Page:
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July 10, 2023

What impact will the upcoming ESG rating regulations have on the business world?

4 Min. Read
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The upcoming ESG rating regulations bring significant changes that will impact not only the business community, but also the sustainable investment environment. These regulations aim for greater credibility in ESG ratings by encouraging rating agencies to provide greater transparency about data collection, methodologies and the weighting of specific metrics. Data collection and management A more transparent and consistent data management process will help businesses to accurately measure and improve their sustainability performance.

The field of Environmental Social Governance (ESG) assessment is in a rapid development phase. Today, there are approximately 140 different ESG data providers in the market, including ESG branches of well-known organizations such as Refinitiv, Moody's, S&P, Morgan Stanley Capital International (MSCI), and this number is expected to continue to grow with increasing investor interest. The estimated scale of ESG assets under management is estimated to reach $53 trillion by 2025, equivalent to one-third of all global investments.

With the EU Taxonomy and the Sustainable Finance Disclosure Regulation (SFDR), increased investor demand for energy technology products that move society toward a greener economy and help mitigate climate change, along with regulatory focus on ESG, is driving increased interest in ESG in potential investments. These drivers are expected to intensify further in the coming years, leading ESG ratings to serve as a key switch in the sustainable finance ecosystem.

This rapid development of the sector has also led to some vocal criticism. Leading investor rating agencies do not rate companies on their environmental or social responsibility ratings. Instead, they measure how much damage EMS values can potentially do to companies' financial balance sheets. For example, they are interested in the impact of factors such as carbon emissions on companies' profit performance. However, corporate responsibility and financial risk are not the same thing. These criticisms stem from the lack of a common definition of the data that ESG should measure and the lack of standards to talk about. Therefore, different ESG rating providers provide indicators for different aspects of sustainability and the methodologies applied vary.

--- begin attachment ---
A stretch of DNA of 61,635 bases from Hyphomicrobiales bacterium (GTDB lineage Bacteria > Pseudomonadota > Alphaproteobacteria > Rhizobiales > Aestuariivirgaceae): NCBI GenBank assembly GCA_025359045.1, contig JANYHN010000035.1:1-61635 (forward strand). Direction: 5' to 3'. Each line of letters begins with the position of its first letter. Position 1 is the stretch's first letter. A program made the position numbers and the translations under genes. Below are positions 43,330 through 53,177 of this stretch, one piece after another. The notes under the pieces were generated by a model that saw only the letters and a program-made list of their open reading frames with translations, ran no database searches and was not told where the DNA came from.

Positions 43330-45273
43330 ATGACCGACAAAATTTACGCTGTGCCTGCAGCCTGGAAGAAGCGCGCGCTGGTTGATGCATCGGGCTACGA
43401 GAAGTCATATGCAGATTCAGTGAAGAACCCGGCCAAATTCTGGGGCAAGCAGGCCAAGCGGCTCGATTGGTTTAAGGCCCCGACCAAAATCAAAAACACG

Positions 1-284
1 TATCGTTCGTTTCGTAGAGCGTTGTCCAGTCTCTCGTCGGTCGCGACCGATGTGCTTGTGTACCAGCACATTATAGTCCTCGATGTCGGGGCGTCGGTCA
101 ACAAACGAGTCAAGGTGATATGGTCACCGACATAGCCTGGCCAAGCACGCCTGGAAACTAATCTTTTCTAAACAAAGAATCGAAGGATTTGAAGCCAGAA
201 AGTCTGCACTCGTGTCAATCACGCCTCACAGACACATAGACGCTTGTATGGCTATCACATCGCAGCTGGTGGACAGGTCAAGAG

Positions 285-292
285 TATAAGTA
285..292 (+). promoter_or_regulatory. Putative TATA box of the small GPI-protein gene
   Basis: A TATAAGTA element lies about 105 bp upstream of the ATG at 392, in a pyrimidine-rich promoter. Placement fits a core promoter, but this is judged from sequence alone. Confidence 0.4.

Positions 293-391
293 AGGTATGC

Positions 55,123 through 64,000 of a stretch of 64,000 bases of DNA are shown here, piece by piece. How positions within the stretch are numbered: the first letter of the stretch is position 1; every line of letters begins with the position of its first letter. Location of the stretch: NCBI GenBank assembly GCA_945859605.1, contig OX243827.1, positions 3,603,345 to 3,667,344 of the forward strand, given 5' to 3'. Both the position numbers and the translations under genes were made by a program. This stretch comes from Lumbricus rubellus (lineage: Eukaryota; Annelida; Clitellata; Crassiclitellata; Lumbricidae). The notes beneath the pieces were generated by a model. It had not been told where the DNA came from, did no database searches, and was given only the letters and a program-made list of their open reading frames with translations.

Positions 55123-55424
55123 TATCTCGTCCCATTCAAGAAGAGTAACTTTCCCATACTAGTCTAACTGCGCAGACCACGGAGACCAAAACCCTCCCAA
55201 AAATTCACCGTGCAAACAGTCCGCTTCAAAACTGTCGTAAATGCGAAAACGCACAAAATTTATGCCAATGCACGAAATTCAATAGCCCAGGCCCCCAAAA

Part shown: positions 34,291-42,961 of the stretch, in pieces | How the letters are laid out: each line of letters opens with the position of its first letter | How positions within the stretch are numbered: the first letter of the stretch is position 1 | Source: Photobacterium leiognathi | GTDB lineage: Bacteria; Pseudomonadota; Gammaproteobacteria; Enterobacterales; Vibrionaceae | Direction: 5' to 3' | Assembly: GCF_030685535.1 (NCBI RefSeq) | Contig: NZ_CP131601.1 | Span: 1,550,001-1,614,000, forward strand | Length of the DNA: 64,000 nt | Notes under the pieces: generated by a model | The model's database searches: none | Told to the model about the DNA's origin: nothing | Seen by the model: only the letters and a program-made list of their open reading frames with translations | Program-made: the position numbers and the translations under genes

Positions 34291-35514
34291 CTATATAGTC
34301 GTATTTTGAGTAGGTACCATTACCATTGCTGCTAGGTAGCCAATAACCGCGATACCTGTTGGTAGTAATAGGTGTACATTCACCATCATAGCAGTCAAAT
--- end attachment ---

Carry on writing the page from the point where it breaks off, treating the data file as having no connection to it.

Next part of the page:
While ESG rating providers often have the same information, they tend to reach different conclusions, and the correlation between the leading providers' ratings of the same company averages 0.54. This is considerably lower than the 0.99 correlation observed in the regulated credit rating space. As a result, the market is receiving mixed signals, while businesses are receiving conflicting messages on what steps to take to improve their ESG performance. Moreover, transparency on key methodologies is often restricted, particularly due to confidentiality issues, making it difficult for businesses to adopt the criteria used to assess them.

All these factors call into question the reliability of ESG ratings and how accurately they reflect an organization's commitment to sustainability, justifying concerns about greenwashing.

The Japan Financial Services Agency published a Code of Conduct for ESG rating and data providers in 2022. This is the first such example published by a national regulator. The Code includes six principles covering transparency on methodologies and data sources, and adopts a "comply or explain" approach. This trend is spreading to other parts of the world.  For example, the UK has established a code of best practice working group for ESG raters, which it is seeking to bring under the Financial Conduct Authority. In addition, the European Commission aims to publish a regulation to monitor the credibility and transparency of ESG ratings in 2023 as a pillar of the European Green Deal.

It seems that regulations will soon become a new reality for ESG rating businesses. However, it remains to be seen what the implications of these regulations will be for business and whether this is good news.

Regulatory frameworks for the global implementation of ESG ratings are making efforts to harmonize terms used in different jurisdictions. This common terminology will be adopted by decision makers and regulators, providing consistency for businesses and supporting sustainability efforts. It will also benefit public disclosure.

There is an increasing demand for transparency for ESG rating and upcoming regulations encourage greater transparency to more clearly set out methodologies, data collection methods and the weighting of specific criteria. A better understanding of the rating criteria will help businesses understand what it takes to improve their ESMS scores, focus on specific areas and perform better in the next assessment.

One of the main objectives of regulating ESG ratings is to prevent greenwashing and to prevent (sometimes unintentional) misleading practices regarding ESG performance. Greater transparency of rating targets and methodologies will prevent businesses from inflating their sustainability values, especially when overseen by a regulator. Thus, there will be increased pressure on companies to avoid exaggerated claims and, more importantly, to back up their ESG activities with concrete evidence.

As ESG ratings play an important role in supporting a sustainable investment climate, these regulations will ultimately be good news for everyone. The transformation of ESG ratings into a more harmonized and transparent system and the elimination of greenwashing claims will support increased trust in this sector. This will create a win-win situation not only for rated companies and investors, but also for ESG raters.‍ ‍